After must've been a week of chasing up and down the aisles (amazing, the places two small creatures can hide) the twins had had enough of their first big toy store experience to last me forever. At our departure, i.e., me with one squirming, toy-reaching M in each arm and two boots in each hand, the store - like myself - was in need of thorough rearrangement much the worse for wear. The Ms, though, giggled all the way home at the fun it had been, looking forward to our next big toy store adventure, ha ha. We didn't buy any toys of course; they had all been played with anyhow, and no way I'll have those hazards around the next time M and M come to visit.

La Conchita Mudslide Site

La Conchita Forum

Photos and Comments by Resident

Thursday, January 13, 2005


Now that the heavy snow has begun to fall, we often park our van down the mountain in the tunnel because Echo isn't happy driving up here in all the white stuff (maybe ice underneath), even with 4-wheel drive. And sometimes the snow gets so deep you couldn't drive up here with anything but a tank, anyway. You have to wade your way up.

I, on the other hand, having grown up in upstate NY, the east coast version of Siberia (the Hudson River Valley is a big north-wind tunnel), am quite at home driving on snow or ice, day or night, shovel in the back, comfortable with spinning and sliding, steering automatically into the slide etc. I used to love that stuff. Still do, at least in memory. Used to drive all the way to work on sheer ice sometimes.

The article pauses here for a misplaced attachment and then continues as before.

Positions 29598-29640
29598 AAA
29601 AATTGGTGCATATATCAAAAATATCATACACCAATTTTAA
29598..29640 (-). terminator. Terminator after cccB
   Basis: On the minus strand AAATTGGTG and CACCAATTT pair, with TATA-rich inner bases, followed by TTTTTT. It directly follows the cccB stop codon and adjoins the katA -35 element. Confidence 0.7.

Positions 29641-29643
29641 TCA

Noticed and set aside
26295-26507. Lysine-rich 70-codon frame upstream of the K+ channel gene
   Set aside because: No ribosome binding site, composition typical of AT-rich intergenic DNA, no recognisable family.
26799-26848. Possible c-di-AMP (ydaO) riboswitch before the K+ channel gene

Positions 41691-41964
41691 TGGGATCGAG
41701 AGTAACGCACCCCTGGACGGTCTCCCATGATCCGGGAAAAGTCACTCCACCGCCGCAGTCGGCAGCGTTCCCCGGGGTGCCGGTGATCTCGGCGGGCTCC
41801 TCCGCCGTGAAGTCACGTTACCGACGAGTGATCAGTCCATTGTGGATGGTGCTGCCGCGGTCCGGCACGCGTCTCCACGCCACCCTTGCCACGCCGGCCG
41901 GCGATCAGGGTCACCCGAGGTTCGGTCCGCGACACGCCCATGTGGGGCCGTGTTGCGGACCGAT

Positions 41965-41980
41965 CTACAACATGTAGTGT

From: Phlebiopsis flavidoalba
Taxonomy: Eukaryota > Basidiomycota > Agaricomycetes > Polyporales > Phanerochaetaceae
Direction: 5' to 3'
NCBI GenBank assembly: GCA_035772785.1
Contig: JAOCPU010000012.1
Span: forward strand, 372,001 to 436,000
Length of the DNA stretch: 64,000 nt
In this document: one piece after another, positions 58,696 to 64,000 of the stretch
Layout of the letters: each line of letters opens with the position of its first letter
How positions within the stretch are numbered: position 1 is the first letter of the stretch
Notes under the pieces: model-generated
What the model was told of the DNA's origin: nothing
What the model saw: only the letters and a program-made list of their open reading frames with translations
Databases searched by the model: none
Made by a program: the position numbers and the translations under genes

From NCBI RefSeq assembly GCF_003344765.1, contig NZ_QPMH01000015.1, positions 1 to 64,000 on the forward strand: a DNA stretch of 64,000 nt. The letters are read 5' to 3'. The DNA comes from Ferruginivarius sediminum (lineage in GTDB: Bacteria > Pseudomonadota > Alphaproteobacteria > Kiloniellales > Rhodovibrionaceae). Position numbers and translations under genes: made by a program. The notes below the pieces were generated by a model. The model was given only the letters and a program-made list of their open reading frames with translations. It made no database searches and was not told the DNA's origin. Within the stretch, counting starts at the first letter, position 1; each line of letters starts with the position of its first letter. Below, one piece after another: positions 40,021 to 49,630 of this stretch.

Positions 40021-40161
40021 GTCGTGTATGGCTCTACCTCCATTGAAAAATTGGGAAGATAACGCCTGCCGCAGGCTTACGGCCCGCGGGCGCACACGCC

Before dawn this morning, as I was walking down to the van through the snow that was whispering onto the already deep white, my mind drifted back to the old days, when all we college guys of the notorious (mythic, even) Myrtle Avenue basement apartment had for wheels was a 2-wheel driven, engine-oil-devouring (we always carried a 5 gallon can of oil) 1954 red ford panel truck with 4 bald (original?) tires, but we used to unhesitatingly drive it 200 miles through streetlightless night blizzards to go to a party or be with a girlfriend.

Never had a problem; never got stuck, never slid off the road, never hit a fire hydrant or tree or slid into a river, just get out the guys in the back and carry the thing across the frozen water. Those were the days.

Nowadays, though, even though I enjoy driving in the snow just as much as I used to, and feel I am just as good at it, never spinning out or getting permanently stuck or sliding into the paddy culverts that border the roads up here, nevertheless I note that when I drive in the snow, I drive like back in NY I used to see elderly men driving in the snow. Why were they so cautious? Now my heedless youthful driving is equally hard to believe, from here on the other side of time.

That's the way the snow falls.

Wednesday, January 12, 2005